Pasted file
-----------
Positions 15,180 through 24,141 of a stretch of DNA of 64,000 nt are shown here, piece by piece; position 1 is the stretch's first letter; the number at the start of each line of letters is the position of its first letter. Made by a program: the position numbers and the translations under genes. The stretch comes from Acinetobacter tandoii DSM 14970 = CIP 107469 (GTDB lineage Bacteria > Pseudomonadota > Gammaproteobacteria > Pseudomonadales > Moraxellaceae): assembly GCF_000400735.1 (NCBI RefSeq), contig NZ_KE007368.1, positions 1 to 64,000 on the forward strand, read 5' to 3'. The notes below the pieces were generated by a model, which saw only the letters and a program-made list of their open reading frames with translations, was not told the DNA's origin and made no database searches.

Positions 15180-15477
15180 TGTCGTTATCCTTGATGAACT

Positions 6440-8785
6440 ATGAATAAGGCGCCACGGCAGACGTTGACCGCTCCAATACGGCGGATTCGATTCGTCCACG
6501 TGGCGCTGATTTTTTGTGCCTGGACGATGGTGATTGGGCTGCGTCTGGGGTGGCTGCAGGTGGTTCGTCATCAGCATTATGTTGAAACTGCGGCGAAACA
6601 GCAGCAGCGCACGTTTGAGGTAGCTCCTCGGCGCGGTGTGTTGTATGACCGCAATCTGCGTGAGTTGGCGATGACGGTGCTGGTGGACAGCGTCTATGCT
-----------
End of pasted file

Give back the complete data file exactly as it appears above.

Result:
Positions 15,180 through 24,141 of a stretch of DNA of 64,000 nt are shown here, piece by piece; position 1 is the stretch's first letter; the number at the start of each line of letters is the position of its first letter. Made by a program: the position numbers and the translations under genes. The stretch comes from Acinetobacter tandoii DSM 14970 = CIP 107469 (GTDB lineage Bacteria > Pseudomonadota > Gammaproteobacteria > Pseudomonadales > Moraxellaceae): assembly GCF_000400735.1 (NCBI RefSeq), contig NZ_KE007368.1, positions 1 to 64,000 on the forward strand, read 5' to 3'. The notes below the pieces were generated by a model, which saw only the letters and a program-made list of their open reading frames with translations, was not told the DNA's origin and made no database searches.

Positions 15180-15477
15180 TGTCGTTATCCTTGATGAACT

Positions 6440-8785
6440 ATGAATAAGGCGCCACGGCAGACGTTGACCGCTCCAATACGGCGGATTCGATTCGTCCACG
6501 TGGCGCTGATTTTTTGTGCCTGGACGATGGTGATTGGGCTGCGTCTGGGGTGGCTGCAGGTGGTTCGTCATCAGCATTATGTTGAAACTGCGGCGAAACA
6601 GCAGCAGCGCACGTTTGAGGTAGCTCCTCGGCGCGGTGTGTTGTATGACCGCAATCTGCGTGAGTTGGCGATGACGGTGCTGGTGGACAGCGTCTATGCT